We have long been a critic of the Tesla brand and Elon Musk. It’s a company that operates like a pyramid scheme with its foundations built on PR, rumours, and gimmicks. In our opinion, Tesla is the biggest fraud in human history. We call for the FCA to step in and protect consumers because this is going belly up very soon.
We don’t think Musk is a bad guy, he’s just got caught up in his own hype, cheered on by ‘Do-Gooders’ and the left leaning press until he ultimately forgot where the truth was. Now reality is beginning to hit home, he’s panicking. This is obvious from the way he conducts himself on social media.
Tesla’s can trace its beginning back to virtue signaling politicians who threw taxpayers cash into the wind. There is something very familiar about all this. These individuals included people like President Obama. Tesla should have failed years ago, crushed for its lack of commercial reality. Zero per cent interest rates on loans allowed investors to minimise their risks on stock and more taxpayers cash in the form of grants kept it afloat. More tax payers cash flowed in because it would have been very embarrassing for Obama and others around him if Tesla went under, in a way it wasn't too big to fail but it was too embarrassing to fail.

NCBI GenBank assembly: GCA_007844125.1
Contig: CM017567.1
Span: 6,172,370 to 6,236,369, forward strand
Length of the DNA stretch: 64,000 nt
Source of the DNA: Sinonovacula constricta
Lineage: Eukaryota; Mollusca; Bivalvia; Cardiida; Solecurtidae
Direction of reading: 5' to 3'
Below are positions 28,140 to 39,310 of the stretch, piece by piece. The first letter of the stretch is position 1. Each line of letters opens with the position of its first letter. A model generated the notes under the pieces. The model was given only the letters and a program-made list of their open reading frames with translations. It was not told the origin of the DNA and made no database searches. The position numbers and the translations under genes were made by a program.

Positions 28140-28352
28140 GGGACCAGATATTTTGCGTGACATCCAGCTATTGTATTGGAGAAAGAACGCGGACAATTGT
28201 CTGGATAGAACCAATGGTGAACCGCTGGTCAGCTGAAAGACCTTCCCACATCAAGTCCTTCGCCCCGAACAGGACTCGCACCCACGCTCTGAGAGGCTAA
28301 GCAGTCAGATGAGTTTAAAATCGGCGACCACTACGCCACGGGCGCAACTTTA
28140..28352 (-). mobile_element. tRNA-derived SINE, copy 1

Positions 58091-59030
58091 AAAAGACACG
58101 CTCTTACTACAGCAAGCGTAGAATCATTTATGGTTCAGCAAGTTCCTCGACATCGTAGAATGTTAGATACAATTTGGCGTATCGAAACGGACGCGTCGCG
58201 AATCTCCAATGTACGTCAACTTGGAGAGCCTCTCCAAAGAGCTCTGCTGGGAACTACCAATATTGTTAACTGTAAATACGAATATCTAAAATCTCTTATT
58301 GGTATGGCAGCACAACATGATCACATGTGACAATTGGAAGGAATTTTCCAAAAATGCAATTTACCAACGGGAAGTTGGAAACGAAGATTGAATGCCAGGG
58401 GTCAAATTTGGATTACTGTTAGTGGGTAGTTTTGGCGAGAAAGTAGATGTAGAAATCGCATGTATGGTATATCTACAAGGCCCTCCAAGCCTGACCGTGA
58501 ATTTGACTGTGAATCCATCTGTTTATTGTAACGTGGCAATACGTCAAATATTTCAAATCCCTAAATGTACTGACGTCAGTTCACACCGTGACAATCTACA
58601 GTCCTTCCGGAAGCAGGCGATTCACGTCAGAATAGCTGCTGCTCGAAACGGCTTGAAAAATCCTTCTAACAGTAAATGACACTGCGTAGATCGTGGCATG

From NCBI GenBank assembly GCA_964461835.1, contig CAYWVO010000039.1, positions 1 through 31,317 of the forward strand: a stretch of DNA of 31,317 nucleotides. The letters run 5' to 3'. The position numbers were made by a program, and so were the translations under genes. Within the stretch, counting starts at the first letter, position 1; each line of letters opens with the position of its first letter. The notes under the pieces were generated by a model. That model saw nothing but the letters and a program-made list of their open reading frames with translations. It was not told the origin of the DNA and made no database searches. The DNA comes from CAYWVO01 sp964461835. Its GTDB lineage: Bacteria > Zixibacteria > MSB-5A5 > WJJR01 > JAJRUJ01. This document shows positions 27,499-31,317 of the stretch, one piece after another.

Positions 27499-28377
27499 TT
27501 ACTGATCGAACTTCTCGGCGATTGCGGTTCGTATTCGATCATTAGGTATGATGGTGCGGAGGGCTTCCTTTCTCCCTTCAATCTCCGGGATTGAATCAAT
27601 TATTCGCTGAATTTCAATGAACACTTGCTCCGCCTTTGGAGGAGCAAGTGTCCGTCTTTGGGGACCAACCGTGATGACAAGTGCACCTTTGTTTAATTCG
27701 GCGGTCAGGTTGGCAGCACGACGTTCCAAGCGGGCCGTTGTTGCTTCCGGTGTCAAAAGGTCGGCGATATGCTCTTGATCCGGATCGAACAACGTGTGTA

Ever since Obama left office, Musk (CEO) has become ever more erratic. Coming up with new crazy PR stories that the media and many journalists continue to swallow without question. To the rest of us, it is a sign that a collapse was just around the corner. A lot of debt needs to be rapid in early 2019.
Now if Tesla’s financial position is about to fall off of a cliff (which it almost certainly is), it will take a lot of customer deposits with it. These deposits would have come from customers who have paid substantial monies up front for delivery of their vehicles. Vehicles which now look like they are increasingly unlikely to ever be delivered.
There have been reports that customers who have been left disappointed by missed delivery dates have failed in their attempts to have their deposits returned.
In these cases, customer’s money will probably be lost in full. With car deposits, because of the credit card charges it is uncommon for them to be paid on a credit card. We think that the likely fall out for lost deposits could be significant.
We would urge the FCA to investigate what contingencies Tesla have in place, and if it is still wise for them to be taking customers deposits. In our view, Tesla has obviously passed the stage of insolvency. This FCA does not have a duty to protect shareholders and how people want to invest their money, but it does have a duty to the people who are leaving deposits with a company that could be out of business by the end of the month. If not by the end of August 2018, it will almost certainly be a mere memory come to the end of 2018.
There wouldn't be any harm in the FCA taking a quite look. There is no need to make their investigation public. If its finding are that action should be taken then it can do so after that. If all is well then nobody need know and Tesla wouldn't be affected.
To anyone thinking of buying a Tesla car at the moment, you need to think twice are told that you need to pay that deposit in cash.